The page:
As you approach retirement age, it may be a prudent decision to revisit your estate planning documents. Whether you already have a will in place or need to draft one, it is not too late to ensure that your estate plan accounts for all the important considerations.
It goes without saying that your will should outline the distribution of your assets, but there are also a few other items to include that become particularly relevant as you prepare to retire.
Power of attorney
Assigning power of attorney to a trusted family member or another representative is a necessary measure to take in preparation for the possibility that an injury or illness might incapacitate you. Your chosen representative can make decisions on your behalf regarding your finances, estate and other important matters.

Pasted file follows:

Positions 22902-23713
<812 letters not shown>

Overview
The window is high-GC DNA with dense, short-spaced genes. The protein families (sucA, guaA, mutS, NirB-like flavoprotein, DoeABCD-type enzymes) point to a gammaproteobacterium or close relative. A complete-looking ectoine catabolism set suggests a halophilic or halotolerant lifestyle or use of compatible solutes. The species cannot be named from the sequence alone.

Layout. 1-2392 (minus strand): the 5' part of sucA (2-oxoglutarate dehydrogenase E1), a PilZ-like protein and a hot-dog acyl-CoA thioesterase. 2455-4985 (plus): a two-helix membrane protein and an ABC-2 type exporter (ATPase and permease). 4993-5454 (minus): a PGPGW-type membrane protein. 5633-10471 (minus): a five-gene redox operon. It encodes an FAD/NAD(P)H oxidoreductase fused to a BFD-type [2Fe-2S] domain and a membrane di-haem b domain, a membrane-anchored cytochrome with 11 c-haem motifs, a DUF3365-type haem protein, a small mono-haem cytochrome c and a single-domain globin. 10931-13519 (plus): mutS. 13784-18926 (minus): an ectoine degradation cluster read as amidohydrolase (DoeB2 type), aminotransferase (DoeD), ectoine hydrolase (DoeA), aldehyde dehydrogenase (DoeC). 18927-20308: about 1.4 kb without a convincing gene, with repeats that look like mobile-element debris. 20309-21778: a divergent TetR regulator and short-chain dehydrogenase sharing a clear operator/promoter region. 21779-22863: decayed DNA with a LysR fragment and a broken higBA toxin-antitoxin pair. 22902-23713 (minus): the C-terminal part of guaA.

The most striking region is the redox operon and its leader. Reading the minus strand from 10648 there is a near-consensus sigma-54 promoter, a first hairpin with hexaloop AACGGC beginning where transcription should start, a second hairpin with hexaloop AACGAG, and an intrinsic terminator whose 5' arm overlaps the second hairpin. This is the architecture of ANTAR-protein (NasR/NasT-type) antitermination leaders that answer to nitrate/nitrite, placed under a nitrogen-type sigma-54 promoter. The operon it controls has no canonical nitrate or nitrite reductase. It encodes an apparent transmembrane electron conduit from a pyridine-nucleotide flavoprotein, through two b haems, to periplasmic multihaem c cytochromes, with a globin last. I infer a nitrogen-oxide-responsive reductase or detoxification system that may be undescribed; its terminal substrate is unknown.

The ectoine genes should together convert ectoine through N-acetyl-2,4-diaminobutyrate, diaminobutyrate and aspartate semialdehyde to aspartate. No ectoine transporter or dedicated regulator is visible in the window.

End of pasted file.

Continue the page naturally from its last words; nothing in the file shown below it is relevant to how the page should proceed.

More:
Advance medical directives
An advance medical directive is a provision you can include in your will that outlines your treatment preferences under circumstances when you are unfit to actively voice those directions yourself. This is crucial for ensuring that you do not receive any type of care you do not want or are uncomfortable with.
If you already have a will in place, then you likely have a designated executor who will administer your will during the probate process. Even if this is the case, it is a good idea to revisit the topic of naming an executor to ensure that your chosen individual is still the right choice for the role.
Whether you are writing a will for the first time or if you already have one in place, it is a good practice to revisit and update the document as necessary. At the point when you retire and beyond, your needs and preferences pertaining to your estate plan are likely to change.